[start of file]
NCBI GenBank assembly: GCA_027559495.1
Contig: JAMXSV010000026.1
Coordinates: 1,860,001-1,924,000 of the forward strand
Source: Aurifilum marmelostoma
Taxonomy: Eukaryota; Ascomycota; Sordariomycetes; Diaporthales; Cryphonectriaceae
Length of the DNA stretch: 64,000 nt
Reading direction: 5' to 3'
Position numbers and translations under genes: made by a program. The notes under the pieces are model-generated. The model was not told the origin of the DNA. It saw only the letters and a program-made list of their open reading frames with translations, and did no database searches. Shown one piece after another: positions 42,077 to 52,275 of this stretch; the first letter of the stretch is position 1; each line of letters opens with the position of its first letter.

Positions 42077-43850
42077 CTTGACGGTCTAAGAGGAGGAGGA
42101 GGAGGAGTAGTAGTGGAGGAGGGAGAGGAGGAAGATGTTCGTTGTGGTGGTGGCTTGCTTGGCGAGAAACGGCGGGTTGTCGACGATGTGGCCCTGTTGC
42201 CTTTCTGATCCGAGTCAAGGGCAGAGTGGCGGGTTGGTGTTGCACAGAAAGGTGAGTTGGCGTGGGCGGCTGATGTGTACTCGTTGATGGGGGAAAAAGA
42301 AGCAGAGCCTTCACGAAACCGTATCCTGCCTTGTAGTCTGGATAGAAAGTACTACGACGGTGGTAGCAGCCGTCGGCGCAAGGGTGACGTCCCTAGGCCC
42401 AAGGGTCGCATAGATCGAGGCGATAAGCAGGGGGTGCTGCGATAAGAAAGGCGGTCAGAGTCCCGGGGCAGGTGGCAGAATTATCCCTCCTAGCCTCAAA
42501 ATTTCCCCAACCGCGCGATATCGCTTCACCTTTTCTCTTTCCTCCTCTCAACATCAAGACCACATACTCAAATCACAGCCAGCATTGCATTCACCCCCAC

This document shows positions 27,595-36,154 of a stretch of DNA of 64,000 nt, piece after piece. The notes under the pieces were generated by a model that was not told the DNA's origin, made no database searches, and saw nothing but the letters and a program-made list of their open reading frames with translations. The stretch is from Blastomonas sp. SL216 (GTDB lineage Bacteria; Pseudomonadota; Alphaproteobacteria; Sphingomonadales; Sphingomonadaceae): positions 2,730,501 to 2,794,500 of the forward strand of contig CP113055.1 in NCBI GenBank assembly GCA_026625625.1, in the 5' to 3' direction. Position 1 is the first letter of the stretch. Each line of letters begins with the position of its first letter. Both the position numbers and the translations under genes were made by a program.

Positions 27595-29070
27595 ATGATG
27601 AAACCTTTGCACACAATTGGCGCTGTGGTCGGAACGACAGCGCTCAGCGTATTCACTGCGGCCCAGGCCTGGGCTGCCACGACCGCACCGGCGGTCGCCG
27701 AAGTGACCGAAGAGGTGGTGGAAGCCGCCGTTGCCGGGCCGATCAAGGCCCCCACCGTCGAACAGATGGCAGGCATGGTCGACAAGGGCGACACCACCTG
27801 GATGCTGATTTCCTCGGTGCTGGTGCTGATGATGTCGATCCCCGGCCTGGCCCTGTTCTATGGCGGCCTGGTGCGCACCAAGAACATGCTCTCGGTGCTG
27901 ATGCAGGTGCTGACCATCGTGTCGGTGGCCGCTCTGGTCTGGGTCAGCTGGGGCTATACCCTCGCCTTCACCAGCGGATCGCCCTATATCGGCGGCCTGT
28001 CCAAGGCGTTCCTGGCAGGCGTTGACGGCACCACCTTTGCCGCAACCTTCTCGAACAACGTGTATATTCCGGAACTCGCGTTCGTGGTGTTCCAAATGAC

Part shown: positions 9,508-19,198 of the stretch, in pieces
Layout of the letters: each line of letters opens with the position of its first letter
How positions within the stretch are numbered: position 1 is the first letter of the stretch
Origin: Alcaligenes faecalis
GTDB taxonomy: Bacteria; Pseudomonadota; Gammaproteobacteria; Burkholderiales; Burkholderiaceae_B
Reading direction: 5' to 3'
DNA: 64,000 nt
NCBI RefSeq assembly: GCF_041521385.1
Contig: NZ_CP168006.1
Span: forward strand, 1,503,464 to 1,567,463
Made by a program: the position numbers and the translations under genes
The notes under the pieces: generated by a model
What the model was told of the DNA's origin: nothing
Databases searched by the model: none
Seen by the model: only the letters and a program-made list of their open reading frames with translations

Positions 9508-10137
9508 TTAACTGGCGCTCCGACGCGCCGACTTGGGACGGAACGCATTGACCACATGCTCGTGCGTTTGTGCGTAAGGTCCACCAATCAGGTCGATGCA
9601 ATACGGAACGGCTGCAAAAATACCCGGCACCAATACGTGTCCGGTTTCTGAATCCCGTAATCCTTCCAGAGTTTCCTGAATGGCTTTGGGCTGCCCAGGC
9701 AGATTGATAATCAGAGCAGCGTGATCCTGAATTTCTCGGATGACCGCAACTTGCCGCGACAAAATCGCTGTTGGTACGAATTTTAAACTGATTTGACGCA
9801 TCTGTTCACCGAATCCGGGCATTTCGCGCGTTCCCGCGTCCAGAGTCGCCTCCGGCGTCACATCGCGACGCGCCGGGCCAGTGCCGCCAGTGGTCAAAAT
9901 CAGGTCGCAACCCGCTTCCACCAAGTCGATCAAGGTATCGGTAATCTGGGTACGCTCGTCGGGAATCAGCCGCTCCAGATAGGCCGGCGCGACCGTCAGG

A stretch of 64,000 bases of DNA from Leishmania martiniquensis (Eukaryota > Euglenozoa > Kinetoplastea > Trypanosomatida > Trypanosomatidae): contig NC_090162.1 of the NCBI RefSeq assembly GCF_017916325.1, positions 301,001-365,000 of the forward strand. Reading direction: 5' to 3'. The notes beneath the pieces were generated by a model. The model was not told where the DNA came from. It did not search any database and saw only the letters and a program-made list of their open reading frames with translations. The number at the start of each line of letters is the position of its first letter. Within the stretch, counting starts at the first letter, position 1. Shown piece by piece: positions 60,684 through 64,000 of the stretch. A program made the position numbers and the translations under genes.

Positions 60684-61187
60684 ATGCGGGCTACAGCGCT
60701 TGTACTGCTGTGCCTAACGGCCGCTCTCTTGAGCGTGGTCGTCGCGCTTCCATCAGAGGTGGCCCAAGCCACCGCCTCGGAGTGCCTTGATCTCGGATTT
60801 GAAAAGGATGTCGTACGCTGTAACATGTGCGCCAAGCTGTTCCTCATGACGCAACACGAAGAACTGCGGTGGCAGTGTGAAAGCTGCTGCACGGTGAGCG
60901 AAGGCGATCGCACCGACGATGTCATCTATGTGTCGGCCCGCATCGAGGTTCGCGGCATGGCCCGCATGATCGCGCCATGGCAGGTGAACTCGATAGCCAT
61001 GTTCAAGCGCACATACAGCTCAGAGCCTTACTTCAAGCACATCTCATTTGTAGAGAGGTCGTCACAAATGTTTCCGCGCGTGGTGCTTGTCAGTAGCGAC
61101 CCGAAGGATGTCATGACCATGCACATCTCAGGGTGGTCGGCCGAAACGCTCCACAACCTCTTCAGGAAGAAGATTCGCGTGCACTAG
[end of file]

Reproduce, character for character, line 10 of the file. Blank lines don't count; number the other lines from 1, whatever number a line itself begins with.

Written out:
42077 CTTGACGGTCTAAGAGGAGGAGGA